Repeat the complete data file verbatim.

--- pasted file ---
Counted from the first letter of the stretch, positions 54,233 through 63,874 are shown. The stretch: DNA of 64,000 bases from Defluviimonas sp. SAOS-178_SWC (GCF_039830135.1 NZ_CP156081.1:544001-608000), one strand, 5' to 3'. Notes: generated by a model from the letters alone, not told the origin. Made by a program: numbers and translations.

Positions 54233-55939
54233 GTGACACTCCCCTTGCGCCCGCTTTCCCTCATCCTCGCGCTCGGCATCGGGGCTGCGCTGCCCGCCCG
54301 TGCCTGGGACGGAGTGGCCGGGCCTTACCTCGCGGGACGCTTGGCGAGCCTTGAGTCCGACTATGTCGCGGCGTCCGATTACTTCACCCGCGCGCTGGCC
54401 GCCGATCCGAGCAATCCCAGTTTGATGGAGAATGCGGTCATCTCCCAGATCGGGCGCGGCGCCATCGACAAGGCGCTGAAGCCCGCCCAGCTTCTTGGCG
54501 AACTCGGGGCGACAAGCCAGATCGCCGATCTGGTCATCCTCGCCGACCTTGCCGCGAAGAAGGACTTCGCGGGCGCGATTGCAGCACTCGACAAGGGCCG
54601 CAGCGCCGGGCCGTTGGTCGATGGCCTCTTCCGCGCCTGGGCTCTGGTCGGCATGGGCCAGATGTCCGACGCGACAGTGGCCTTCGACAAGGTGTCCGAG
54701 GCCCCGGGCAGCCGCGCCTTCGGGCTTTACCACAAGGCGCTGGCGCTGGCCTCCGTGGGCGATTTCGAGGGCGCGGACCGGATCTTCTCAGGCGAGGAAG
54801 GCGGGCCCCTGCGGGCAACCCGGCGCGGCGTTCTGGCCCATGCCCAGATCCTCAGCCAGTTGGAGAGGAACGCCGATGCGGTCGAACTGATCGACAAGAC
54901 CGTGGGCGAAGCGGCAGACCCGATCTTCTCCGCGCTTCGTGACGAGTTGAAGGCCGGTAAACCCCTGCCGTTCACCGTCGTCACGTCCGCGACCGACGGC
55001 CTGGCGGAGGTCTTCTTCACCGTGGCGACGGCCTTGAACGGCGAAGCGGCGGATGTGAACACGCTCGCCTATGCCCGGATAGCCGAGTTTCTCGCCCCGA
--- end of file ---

Counted from the first letter of the stretch, positions 54,233 through 63,874 are shown. The stretch: DNA of 64,000 bases from Defluviimonas sp. SAOS-178_SWC (GCF_039830135.1 NZ_CP156081.1:544001-608000), one strand, 5' to 3'. Notes: generated by a model from the letters alone, not told the origin. Made by a program: numbers and translations.

Positions 54233-55939
54233 GTGACACTCCCCTTGCGCCCGCTTTCCCTCATCCTCGCGCTCGGCATCGGGGCTGCGCTGCCCGCCCG
54301 TGCCTGGGACGGAGTGGCCGGGCCTTACCTCGCGGGACGCTTGGCGAGCCTTGAGTCCGACTATGTCGCGGCGTCCGATTACTTCACCCGCGCGCTGGCC
54401 GCCGATCCGAGCAATCCCAGTTTGATGGAGAATGCGGTCATCTCCCAGATCGGGCGCGGCGCCATCGACAAGGCGCTGAAGCCCGCCCAGCTTCTTGGCG
54501 AACTCGGGGCGACAAGCCAGATCGCCGATCTGGTCATCCTCGCCGACCTTGCCGCGAAGAAGGACTTCGCGGGCGCGATTGCAGCACTCGACAAGGGCCG
54601 CAGCGCCGGGCCGTTGGTCGATGGCCTCTTCCGCGCCTGGGCTCTGGTCGGCATGGGCCAGATGTCCGACGCGACAGTGGCCTTCGACAAGGTGTCCGAG
54701 GCCCCGGGCAGCCGCGCCTTCGGGCTTTACCACAAGGCGCTGGCGCTGGCCTCCGTGGGCGATTTCGAGGGCGCGGACCGGATCTTCTCAGGCGAGGAAG
54801 GCGGGCCCCTGCGGGCAACCCGGCGCGGCGTTCTGGCCCATGCCCAGATCCTCAGCCAGTTGGAGAGGAACGCCGATGCGGTCGAACTGATCGACAAGAC
54901 CGTGGGCGAAGCGGCAGACCCGATCTTCTCCGCGCTTCGTGACGAGTTGAAGGCCGGTAAACCCCTGCCGTTCACCGTCGTCACGTCCGCGACCGACGGC
55001 CTGGCGGAGGTCTTCTTCACCGTGGCGACGGCCTTGAACGGCGAAGCGGCGGATGTGAACACGCTCGCCTATGCCCGGATAGCCGAGTTTCTCGCCCCGA